Night in the Woods filters the world through the perspective of the naïve Mae as a way to carefully unravel and critique nostalgia and the privilege that accompanies it, steadily undercutting its own autumnal aesthetic of warm, homespun imagery as concealing the underlying hurt that the protagonist fails to see clearly. The very notion of a homecoming depends on one’s ability to embark on something new, and the privilege again to return home once more. For Mae’s childhood friend Bea, there’s no alternative to Possum Springs: she’s stuck there. Like Life is Strange’s Chloe Price, Bea grapples with the recent loss of a parent and feels as though her future is slipping from her grasp while her friend is able to escape town for school. We learn that the sickness and death of Bea’s mother has resulted in unpayable medical debts, the loss of her beloved childhood home, and a jaded father who lacks the emotional connection that Bea so desperately needs. She is overwhelmed with work at her father’s small hardware business and undervalued for her efforts that miraculously keep the store afloat. And so, as Deirdre Coyle succinctly observes, Bea is tired. The passage of time is felt differently across social classes; Mae’s idleness and leisure is a luxury that Bea cannot afford.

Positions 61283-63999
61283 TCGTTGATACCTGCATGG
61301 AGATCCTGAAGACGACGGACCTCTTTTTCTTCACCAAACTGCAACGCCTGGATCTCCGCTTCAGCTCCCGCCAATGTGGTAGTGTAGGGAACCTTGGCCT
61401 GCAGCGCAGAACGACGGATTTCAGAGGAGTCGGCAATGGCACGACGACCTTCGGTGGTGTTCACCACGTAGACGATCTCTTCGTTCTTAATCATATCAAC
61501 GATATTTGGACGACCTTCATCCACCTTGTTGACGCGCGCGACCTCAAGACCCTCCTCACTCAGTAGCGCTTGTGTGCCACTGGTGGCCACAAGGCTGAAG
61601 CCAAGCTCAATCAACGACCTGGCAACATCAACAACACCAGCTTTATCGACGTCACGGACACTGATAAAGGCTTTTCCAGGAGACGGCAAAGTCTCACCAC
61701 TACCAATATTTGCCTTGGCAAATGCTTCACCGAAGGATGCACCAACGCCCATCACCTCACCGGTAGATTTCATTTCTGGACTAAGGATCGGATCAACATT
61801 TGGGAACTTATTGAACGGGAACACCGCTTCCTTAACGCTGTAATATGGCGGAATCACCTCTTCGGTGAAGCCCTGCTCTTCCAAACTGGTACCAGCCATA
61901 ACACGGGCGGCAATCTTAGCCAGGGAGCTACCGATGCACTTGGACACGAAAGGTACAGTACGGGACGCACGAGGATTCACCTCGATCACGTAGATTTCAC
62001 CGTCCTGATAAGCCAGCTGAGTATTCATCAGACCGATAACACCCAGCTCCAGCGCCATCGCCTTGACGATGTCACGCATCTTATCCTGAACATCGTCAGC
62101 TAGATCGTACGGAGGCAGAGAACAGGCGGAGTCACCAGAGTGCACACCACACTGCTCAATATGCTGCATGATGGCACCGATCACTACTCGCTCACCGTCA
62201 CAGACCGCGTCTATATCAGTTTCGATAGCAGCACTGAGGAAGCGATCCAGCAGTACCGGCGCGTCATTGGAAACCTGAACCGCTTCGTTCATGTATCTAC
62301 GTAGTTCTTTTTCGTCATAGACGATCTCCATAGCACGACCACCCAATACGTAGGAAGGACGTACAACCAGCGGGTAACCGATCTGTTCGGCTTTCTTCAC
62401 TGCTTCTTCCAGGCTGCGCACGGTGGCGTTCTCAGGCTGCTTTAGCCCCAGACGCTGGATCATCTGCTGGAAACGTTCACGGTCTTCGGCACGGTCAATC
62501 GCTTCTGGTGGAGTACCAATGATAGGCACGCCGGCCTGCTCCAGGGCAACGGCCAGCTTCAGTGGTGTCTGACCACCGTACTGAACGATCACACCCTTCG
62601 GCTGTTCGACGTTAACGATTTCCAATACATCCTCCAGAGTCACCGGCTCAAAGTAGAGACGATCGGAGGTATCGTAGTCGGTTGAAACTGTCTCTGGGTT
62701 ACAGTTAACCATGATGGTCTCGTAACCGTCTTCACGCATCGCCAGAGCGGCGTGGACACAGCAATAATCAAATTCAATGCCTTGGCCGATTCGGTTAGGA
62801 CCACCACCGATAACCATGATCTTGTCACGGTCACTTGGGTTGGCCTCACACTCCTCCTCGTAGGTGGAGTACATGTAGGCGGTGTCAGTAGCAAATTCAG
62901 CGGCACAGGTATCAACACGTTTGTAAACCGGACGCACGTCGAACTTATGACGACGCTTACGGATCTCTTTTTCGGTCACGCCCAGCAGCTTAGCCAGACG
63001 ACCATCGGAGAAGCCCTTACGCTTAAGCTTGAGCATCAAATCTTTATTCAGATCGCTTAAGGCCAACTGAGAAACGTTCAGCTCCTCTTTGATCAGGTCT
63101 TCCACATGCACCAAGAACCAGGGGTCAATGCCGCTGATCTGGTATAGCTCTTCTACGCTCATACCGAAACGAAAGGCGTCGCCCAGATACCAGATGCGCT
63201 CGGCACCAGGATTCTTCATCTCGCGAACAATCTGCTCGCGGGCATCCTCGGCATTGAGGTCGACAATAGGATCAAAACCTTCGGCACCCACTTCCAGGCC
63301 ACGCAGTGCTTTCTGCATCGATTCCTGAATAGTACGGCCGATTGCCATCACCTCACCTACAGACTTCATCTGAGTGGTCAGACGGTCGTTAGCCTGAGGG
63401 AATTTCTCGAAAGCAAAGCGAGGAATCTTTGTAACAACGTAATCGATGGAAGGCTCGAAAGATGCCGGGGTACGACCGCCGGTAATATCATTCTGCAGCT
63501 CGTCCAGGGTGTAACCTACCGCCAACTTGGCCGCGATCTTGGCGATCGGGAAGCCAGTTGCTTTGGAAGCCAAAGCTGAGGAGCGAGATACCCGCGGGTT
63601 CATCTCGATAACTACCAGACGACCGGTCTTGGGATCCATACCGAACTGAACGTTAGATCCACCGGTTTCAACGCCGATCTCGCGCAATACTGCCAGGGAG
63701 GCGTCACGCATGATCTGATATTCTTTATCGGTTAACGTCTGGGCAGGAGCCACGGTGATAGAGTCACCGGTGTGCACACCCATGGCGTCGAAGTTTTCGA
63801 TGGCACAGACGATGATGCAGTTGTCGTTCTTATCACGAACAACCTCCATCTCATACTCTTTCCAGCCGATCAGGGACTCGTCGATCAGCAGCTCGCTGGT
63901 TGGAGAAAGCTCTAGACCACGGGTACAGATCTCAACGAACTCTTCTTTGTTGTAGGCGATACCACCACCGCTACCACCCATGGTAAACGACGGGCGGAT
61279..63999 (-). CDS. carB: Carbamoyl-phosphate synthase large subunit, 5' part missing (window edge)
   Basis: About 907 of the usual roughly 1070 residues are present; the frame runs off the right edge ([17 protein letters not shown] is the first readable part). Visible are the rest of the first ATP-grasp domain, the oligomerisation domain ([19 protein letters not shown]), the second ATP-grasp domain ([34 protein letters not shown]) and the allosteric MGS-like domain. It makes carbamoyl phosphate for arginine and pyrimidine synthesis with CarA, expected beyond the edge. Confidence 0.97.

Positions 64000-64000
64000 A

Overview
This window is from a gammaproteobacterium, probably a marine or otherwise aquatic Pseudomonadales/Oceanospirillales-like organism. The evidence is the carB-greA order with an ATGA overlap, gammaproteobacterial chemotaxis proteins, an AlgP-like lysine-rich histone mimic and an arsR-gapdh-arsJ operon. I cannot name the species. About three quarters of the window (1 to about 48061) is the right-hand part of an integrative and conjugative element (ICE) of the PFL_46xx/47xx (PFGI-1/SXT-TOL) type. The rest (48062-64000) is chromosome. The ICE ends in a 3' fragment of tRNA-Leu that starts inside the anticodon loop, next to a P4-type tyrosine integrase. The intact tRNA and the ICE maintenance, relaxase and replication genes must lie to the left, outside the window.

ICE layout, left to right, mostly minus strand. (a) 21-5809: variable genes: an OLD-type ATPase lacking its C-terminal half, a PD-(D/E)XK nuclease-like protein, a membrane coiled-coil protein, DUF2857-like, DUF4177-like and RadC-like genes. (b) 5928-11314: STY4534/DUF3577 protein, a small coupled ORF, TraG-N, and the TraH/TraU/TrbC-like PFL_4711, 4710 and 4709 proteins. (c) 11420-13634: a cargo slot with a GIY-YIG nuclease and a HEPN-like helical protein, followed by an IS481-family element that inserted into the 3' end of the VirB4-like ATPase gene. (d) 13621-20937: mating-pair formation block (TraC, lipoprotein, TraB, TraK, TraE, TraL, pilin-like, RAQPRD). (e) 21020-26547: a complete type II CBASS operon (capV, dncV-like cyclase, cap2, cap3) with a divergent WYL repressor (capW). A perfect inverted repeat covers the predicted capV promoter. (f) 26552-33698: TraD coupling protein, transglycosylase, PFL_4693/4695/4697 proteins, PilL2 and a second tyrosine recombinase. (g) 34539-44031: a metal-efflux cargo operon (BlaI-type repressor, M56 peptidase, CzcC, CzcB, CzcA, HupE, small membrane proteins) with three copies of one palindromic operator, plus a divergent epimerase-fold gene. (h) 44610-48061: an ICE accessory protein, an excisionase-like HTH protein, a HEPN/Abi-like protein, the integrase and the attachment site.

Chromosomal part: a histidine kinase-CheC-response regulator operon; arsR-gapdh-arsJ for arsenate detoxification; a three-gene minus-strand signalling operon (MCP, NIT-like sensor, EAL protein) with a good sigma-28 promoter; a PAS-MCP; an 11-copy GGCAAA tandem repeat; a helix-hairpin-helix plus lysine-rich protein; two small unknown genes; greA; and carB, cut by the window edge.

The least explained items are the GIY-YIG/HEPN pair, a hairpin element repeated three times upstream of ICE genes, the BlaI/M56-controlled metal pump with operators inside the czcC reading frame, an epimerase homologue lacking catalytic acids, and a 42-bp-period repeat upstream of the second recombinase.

Read the full column at Haywire Magazine.